13 Comments

  1. Leah
    August 7, 2017 @ 6:45 am

    Do you respond to questions when Jack can hear? Does he mind being discussed with strangers, in front of him? My grandson does not like being talked about, so it’s not so easy to respond to questions. Just wondering how you handle that situation.

    Reply

    • Janet Houston
      August 7, 2017 @ 8:13 am

      My grandson, seven years old, is the same way. If he’s being discussed, he will do his best to create a distraction, even at the Dr.s office.

      Reply

    • Carrie Cariello
      August 7, 2017 @ 8:20 am

      Well….it can be complicated. Jack wasn’t always crazy about us “explaining” him around others, but I’ve always told him that autism is not a secret or something embarrassing, it just is a part of him, the same as his blue eyes and brown hair.

      Lately he’s been trying to use it as an excuse, “You know! I have the autism.” 😉

      Reply

  2. Kristan Buege Miller
    August 7, 2017 @ 7:02 am

    Your words describe our life completely! My son is 18 years old and going into the 11th grade. Right now I have my mom calling me every time she talks to someone who knows someone with autism that has a job. My mom is really worried about what Mitchell will do once he graduates (well not really graduating, just a completion certificate.) I know that she means well but she is making me crazy! I keep telling her that everything keeps changing, mostly for the better with what job placements and “college” programs are out there. So two years down the road will look a lot different than this year. Keep writing and I will keep reading! I post for the Mid Michigan Autism Association and your posts always make it to MMAA’s page.

    Reply

  3. Janet Houston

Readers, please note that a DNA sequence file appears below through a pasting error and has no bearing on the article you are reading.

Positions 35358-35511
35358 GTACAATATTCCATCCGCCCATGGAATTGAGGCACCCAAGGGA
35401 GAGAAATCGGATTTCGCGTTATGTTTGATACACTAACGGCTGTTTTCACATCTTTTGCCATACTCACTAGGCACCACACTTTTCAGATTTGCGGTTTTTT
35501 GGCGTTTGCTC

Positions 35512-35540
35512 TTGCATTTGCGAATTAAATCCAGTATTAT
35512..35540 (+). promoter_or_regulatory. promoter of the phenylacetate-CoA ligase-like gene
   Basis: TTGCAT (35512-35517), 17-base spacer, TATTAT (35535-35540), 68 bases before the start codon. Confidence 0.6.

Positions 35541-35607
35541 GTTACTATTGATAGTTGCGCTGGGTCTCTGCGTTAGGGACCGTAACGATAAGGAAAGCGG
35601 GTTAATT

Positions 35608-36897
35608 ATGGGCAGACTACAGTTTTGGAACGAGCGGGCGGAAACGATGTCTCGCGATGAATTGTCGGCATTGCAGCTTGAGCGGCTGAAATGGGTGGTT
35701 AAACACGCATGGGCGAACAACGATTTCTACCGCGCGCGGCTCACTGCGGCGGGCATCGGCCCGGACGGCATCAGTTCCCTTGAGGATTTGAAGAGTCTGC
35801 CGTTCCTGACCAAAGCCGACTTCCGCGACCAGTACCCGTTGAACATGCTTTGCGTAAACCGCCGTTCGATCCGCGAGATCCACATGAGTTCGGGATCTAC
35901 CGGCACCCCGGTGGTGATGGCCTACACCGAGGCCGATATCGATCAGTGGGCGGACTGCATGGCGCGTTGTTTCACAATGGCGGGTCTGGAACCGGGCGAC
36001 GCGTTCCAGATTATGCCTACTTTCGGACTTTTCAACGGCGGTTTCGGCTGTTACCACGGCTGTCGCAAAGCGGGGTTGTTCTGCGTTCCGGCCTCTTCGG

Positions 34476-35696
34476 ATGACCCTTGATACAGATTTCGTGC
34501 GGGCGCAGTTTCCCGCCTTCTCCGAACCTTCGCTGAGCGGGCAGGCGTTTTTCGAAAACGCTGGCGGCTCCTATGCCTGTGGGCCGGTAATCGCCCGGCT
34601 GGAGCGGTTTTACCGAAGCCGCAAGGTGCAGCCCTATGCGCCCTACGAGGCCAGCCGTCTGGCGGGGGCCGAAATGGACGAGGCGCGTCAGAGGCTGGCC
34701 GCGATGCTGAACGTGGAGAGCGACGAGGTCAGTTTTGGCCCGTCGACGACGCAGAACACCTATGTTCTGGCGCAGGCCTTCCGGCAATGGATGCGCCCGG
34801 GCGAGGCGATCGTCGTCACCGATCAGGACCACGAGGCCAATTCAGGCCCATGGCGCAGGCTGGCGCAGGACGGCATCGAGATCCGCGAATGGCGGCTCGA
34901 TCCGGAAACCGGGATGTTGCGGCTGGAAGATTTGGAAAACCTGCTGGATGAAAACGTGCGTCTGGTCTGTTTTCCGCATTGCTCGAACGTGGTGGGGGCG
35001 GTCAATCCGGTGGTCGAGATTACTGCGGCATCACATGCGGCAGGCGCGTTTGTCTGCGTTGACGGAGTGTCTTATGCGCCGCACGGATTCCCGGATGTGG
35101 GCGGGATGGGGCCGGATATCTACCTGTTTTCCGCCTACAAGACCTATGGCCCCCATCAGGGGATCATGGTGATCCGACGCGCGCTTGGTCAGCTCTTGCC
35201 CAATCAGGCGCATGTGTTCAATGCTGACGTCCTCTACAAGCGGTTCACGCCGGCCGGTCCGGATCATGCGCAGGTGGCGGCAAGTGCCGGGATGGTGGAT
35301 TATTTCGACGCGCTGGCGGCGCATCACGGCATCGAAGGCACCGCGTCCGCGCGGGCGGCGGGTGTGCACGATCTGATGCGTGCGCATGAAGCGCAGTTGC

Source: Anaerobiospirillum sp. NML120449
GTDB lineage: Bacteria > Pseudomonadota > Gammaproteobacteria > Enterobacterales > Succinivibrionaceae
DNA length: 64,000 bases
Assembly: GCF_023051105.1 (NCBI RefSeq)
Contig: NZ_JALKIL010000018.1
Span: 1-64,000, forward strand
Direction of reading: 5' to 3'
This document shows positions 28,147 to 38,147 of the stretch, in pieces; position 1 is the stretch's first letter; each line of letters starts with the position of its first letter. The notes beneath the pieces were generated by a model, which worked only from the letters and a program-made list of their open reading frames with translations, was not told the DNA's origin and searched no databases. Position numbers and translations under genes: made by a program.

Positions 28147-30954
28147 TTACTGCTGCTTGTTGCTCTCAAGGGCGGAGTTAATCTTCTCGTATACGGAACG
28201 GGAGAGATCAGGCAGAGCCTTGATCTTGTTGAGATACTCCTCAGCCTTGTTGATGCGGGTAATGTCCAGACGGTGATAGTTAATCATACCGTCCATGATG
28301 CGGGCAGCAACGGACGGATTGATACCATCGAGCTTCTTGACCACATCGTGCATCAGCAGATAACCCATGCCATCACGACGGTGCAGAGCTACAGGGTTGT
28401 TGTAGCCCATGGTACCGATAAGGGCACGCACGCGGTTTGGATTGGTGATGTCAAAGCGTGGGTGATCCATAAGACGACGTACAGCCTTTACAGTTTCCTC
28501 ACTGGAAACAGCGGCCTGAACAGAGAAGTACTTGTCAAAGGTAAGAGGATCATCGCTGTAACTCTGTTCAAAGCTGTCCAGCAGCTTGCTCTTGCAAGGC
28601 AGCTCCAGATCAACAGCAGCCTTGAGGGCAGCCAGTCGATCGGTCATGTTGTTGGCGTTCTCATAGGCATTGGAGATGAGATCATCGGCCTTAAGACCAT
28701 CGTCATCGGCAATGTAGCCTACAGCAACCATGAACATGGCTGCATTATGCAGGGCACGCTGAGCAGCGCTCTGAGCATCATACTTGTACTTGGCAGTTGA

August 7, 2017 @ 8:20 am

    I enjoy your poignant posts each week, many times with a lump in my throat. It is comforting to know there are many of us who deal with ASD. My grandson is 7, and was not able to complete the last school year in the classroom because of his disruptions.
    He had to have individual tutoring to finish the year. This year he will attend a new school operated by Easter Seals. My hopes are high, but as we know, there’s not magic switch to create a hoped for change. He’s very intelligent & sometimes that’s a problem in itself. Thank you for posting & sharing Jack with all of us.

    Reply

  4. NickyB.
    August 7, 2017 @ 9:01 am

    I literally could’ve written most of this post myself. So many similarities with my MJ and how I feel.

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  5. Shine Bright
    August 7, 2017 @ 8:59 pm

    Your post is beyond amazing ? seriously I’m thankful I found your blog and as I read this I thought dang that feels so familiar. Jack sounds pretty awesome.. I too find myself thinking about all those moments I will miss out on with my daughter and then I also think screw it who wants to be normal anyway …but as strong as we are it’s not easy this i know…so hang in there and I look forward to following your page… I really like how descriptive you are by the way… don’t hold back write more and keep on being a great mom to Jack

    Reply

  6. Marsha
    August 8, 2017 @ 2:48 am

    Hi Carrie, this is Nurse Marsha from camp. I wanted to first thank you for sharing Jack with us this summer and secondly thank you for sharing your words, feelings and insights. Being a school nurse and a camp nurse I am always looking to learn better ways to relate to and work with our autistic kiddos. I find that your blog is a great place for me to get to know, understand and learn about my kiddos. Thanks for sharing and I hope we see Jack and your other boys next summer!